Therapy is helpful … except when it isn’t. While getting therapy can be a critical part of addressing mental health issues, behavioral health problems, and a variety of life challenges, bad experiences with therapists can turn many people away from what is normally a lifeline for healing. It adds insult to injury when you are already dealing with personal challenges, and you may not be willing to open up again or persist in finding a better option.
However, learning how to find a new therapist — a good therapist — is a worthwhile venture, and it can be important for your emotional health and personal growth.
Learning how to find a new therapist — a good therapist — is a worthwhile venture, and it can be important for your emotional health and personal growth.
Signs of a Good Therapist
Bad experiences with therapists happen for a number of reasons. It may be difficult to think clearly about your therapy experience when you are in the midst of emotional or mental health issues. However, you can better identify a bad therapist when you know what a quality therapist should look like.
Here are some signs of a good therapist. A good therapist is:
- Qualified – Your therapist should have credentials that reflect their education and are appropriate for addressing what you’re going through, advises VeryWellMind.com. Some professionals are only qualified to provide certain types of counseling, while others can provide psychotherapy and prescribe medication.
- Professional – A therapist should maintain a professional relationship with you. This means that they keep their appointments (rescheduling or canceling should not be frequent), they act as a guide and not a friend, and they never break your confidentiality (or gossip to you about other patients). They also maintain appropriate physical and emotional boundaries.
- Respectful – A therapist should respect your background, personal history, culture, ethnicity, religion, orientation, diagnoses, or past behavior. Even if they hold different views or are different from you, they should be respectful of who you are and what you tell them.
- Helpful – A therapist should provide empathy, compassion, and information that can help you process and overcome the issues you’re facing. If they are able to prescribe medication, they should be focused on how you’re responding to it and make adjustments as necessary.
- Trustworthy – A therapist should be someone that you can trust, which means they are true to their word, keep confidentiality, and maintain a professional relationship with you.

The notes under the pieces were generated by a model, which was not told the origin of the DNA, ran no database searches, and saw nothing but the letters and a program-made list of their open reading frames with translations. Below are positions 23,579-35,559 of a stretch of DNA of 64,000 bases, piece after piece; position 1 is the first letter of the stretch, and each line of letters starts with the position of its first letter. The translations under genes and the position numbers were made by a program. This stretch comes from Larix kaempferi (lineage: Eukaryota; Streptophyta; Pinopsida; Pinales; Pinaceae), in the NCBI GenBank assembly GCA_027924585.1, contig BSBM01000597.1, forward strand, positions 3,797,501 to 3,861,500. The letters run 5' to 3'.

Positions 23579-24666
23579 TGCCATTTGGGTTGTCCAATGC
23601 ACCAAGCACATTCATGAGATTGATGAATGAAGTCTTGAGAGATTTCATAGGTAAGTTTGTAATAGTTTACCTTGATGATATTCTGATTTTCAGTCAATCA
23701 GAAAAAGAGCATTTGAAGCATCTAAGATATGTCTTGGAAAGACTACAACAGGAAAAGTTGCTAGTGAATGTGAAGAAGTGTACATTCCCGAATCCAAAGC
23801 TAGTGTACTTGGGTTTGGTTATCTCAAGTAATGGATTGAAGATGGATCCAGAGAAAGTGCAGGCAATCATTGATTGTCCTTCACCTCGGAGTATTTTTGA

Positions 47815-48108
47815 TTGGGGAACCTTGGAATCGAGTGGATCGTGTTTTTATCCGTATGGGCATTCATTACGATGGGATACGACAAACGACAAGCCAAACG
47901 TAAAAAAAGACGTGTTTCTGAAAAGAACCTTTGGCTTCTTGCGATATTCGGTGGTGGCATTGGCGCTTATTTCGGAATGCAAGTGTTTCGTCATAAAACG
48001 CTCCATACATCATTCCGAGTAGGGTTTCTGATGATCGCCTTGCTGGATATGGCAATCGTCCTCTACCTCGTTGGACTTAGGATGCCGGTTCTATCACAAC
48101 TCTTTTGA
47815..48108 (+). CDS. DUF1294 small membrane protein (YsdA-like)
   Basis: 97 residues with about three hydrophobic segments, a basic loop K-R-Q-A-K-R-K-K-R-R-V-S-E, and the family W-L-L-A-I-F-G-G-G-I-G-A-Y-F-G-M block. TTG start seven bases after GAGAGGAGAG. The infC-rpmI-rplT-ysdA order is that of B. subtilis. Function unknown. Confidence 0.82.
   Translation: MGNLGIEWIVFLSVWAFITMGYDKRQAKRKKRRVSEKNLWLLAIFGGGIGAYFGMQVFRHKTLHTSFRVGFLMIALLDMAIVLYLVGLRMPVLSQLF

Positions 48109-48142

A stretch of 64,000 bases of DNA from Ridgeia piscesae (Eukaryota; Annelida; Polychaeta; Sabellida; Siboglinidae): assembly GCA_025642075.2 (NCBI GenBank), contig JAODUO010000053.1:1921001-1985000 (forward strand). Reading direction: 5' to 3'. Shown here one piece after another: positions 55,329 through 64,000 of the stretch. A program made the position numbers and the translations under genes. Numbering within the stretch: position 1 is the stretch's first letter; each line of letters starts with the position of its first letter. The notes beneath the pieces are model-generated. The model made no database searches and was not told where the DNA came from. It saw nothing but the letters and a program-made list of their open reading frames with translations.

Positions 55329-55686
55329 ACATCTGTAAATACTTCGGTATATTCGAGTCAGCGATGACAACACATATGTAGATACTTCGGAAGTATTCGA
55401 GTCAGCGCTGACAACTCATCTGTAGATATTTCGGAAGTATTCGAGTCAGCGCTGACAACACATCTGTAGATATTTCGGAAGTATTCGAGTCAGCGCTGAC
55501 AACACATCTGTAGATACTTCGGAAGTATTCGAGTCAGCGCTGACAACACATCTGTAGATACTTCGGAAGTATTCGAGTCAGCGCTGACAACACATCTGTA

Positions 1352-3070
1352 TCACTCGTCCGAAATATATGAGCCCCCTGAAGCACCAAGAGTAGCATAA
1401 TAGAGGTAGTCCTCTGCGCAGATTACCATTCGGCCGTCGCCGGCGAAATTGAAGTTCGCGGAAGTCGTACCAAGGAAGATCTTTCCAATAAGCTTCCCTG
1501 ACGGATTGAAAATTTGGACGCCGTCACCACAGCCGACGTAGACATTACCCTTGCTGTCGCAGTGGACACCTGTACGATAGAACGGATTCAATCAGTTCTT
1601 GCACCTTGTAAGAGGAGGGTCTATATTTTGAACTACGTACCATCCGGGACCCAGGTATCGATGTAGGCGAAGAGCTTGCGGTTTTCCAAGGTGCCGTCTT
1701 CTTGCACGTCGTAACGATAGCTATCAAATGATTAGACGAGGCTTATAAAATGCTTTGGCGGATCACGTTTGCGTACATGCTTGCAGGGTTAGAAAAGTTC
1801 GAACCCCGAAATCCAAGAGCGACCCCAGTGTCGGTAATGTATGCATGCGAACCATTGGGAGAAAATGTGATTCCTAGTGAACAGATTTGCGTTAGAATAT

- Understanding – A therapist should understand you, that is, they should be able to listen to you and connect with you. Though they may ask questions about what you say and do, you should feel heard.
In addition to all these qualities, a good therapist is focused on helping you reach your goals and achieve a healthier state.
Signs of a Bad Therapist
Here are some signs of a bad therapist. A bad therapist is:
- Underqualified – They don’t have the credentials or education to be helpful to you, and may even be harmful to you due to their lack of knowledge or skills.
- Unprofessional – They treat you like a friend, or alternatively, they are condescending and talk down to you. They break physical and emotional boundaries, making you feel ashamed, too connected, or indebted to them. They may also ask you to accommodate their chaotic lifestyle or schedule.
- Disrespectful – They are dismissive, critical, or judgmental of who you are, what you’ve done, or the issues or people you talk about. They may even minimize the challenges you’re facing.
- Unhelpful – If you aren’t making progress after a few sessions, your therapist may not be right for you. They may be listening, but if they aren’t helping at all, you need to move on.
- Unreliable – If you can’t rely on your therapist — that is, if they don’t tell the whole truth, if they fail to maintain boundaries, or they make you feel unsafe — you need to end your relationship with them.
- Unsympathetic – If your therapist simply doesn’t understand you, no matter the reason, it will look like a lack of sympathy, and you will find yourself having a tough time connecting or being able to share anything important with them.
If you aren’t making progress after a few sessions, your therapist may not be right for you. They may be listening, but if they aren’t helping at all, you need to move on.
How To Break Up With a Therapist
You may be wondering how to break up with a therapist who isn’t right for you. If your therapist is underqualified, unhelpful, unsympathetic, or unreliable, you can simply say, “I am looking for help with X, and I think I need another resource to assist me. Is there anyone you would recommend for help with X?” If you’ve seen your therapist in person for a while, it’s better to do this in person; email is OK if necessary.
In cases where your therapist is unprofessional or makes you feel unsafe, you do not need to break off the relationship in person. You can use email or even contact the organization you are receiving therapy from. You can report someone to the state licensure board for inappropriate behavior and contact the organization’s manager or administrator with your concerns. If you’re wondering how to find a new therapist, Healthline.com offers a useful list of practical options and questions to ask.
Professional Therapy at The Meadows Outpatient Center
If you’ve been looking for professional therapy that can help you make progress in recovery, you can trust our team to be there for you. We offer flexible options to fit your schedule so you can meet your goals. Our therapists are qualified, knowledgeable, and respectful of your needs. Contact us today to learn more about how we can help.